A FRAUDSTER ordered thousands of fake £2 coins from China to sell at car boot sales, a court was told.

Andrew Gilbert admitted ordering 5,000 counterfeit £2 coins to be delivered on a cargo flight run by DHL from Shanghai to Heathrow Airport when he appeared at Worcester Crown Court.

If they had not been intercepted by customs officials in China they would have been bound for his address in Cheshire Grove, Kidderminster.

The 33-year-old had initially denied the fraud before changing his plea to guilty on the day of trial on Monday.

Trevor Meegan, prosecuting, said the package, weighing over 1kg, was intercepted by Chinese customs officials on November 21 last year.

The Royal Mint analysed the consignment of coins which featured a Mary Rose design with a good visual quality but poor edging.

However, Mr Meegan said: “It would be difficult for members of the public to differentiate them from genuine coins in circulation.”

During the course of the investigation they found a single £2 coin in the defendant’s wardrobe in his bedroom, though the prosecution offered no evidence in relation to this.

They further seized £1,125 in cash from the defendant’s jeans and a mobile phone. One text sent to the defendant’s mobile phone said: “Let me know how many coins for Monday.”

Initially Gilbert said he ordered a number of coins for Christmas but ‘nothing dodgy’.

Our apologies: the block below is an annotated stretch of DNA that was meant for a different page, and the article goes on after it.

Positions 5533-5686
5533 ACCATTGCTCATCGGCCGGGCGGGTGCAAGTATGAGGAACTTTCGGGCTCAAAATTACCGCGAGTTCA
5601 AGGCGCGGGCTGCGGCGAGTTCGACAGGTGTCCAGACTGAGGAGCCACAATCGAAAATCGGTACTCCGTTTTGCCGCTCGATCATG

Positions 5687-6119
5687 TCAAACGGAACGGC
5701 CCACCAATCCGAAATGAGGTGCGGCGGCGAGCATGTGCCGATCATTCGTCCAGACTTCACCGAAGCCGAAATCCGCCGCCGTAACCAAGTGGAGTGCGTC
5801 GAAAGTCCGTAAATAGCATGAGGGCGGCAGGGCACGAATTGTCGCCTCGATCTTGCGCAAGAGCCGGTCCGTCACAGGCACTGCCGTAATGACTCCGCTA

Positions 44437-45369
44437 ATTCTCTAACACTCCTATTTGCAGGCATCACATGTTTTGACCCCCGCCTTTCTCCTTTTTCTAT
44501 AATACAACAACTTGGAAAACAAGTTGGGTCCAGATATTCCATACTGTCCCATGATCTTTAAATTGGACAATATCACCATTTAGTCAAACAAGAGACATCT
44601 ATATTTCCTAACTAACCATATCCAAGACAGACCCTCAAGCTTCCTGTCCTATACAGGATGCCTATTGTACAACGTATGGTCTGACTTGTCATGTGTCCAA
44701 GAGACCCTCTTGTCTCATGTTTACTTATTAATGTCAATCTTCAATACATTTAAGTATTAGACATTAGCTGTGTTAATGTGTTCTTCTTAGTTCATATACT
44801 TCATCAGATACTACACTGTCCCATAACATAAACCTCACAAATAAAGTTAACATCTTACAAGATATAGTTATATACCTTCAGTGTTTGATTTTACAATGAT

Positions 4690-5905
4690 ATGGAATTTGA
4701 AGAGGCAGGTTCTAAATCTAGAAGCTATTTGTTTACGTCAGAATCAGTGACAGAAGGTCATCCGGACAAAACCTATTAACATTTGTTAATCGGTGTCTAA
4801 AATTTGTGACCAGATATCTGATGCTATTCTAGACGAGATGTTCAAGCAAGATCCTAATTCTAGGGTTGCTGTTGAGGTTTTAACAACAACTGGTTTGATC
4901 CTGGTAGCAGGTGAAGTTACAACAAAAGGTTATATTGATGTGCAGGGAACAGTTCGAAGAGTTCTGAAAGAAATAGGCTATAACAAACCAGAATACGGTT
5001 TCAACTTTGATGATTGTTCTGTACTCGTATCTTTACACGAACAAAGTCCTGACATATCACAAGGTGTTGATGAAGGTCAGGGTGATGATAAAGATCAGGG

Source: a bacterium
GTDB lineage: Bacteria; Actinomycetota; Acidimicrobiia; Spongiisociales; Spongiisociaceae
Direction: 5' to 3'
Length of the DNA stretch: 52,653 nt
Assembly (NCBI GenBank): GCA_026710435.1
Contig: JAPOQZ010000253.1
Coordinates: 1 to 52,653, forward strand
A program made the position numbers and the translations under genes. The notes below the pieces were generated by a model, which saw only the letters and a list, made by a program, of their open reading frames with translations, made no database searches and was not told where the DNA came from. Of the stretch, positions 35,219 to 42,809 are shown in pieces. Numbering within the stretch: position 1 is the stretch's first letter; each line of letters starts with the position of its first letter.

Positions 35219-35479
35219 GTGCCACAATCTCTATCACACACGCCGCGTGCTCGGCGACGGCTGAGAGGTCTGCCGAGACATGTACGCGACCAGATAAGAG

Bank records were analysed which showed four PayPal transactions to a company which supplies coins to an e-commerce company called Alibaba.

There were four transactions between November 1 and November 22 the court was told.

In interview, Gilbert said he had a heroin addiction and sells goods at car boot sales and used a website in China to buy ‘festive coins’ at £1 per coin.

Mr Meegan said he had doubled his money through these sales.

Previous convictions include possession of class A drugs in 2008 for which he received a 12 month community order and a caution for shoplifting.

Lee Egan, defending, said although the pre-sentence report said Gilbert was not guilty he had since accepted he was.

Mr Egan said: "He does not wish to move away from his guilty plea."

Judge Pearce-Higgins said Gilbert's actions were 'a corruption of the currency' and that if a member of the public got hold of a counterfeit coin or note they would be the loser.

He sentenced Gilbert to 15 months in prison, suspended for two years.

The judge also placed Gilbert on a 12-month community order with a drug rehabilitation requirement.